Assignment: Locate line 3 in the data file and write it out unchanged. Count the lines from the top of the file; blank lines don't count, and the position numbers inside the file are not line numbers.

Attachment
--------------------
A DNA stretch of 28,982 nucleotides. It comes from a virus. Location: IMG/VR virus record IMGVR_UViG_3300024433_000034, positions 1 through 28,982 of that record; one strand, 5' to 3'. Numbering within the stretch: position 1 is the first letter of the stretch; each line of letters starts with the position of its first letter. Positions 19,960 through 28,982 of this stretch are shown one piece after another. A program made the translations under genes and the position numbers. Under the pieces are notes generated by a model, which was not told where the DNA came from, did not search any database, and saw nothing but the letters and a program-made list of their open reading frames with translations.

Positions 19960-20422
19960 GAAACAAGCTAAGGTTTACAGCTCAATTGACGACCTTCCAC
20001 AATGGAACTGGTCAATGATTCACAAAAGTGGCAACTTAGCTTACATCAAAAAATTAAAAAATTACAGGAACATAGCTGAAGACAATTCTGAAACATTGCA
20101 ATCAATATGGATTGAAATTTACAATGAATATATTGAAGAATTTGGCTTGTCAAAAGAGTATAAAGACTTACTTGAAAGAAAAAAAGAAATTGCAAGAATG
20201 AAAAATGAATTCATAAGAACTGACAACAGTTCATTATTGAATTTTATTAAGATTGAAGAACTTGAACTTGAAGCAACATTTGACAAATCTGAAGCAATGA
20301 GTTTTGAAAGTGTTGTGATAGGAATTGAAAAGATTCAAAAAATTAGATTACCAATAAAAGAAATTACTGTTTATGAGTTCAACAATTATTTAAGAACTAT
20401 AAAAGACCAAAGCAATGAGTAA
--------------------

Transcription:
19960 GAAACAAGCTAAGGTTTACAGCTCAATTGACGACCTTCCAC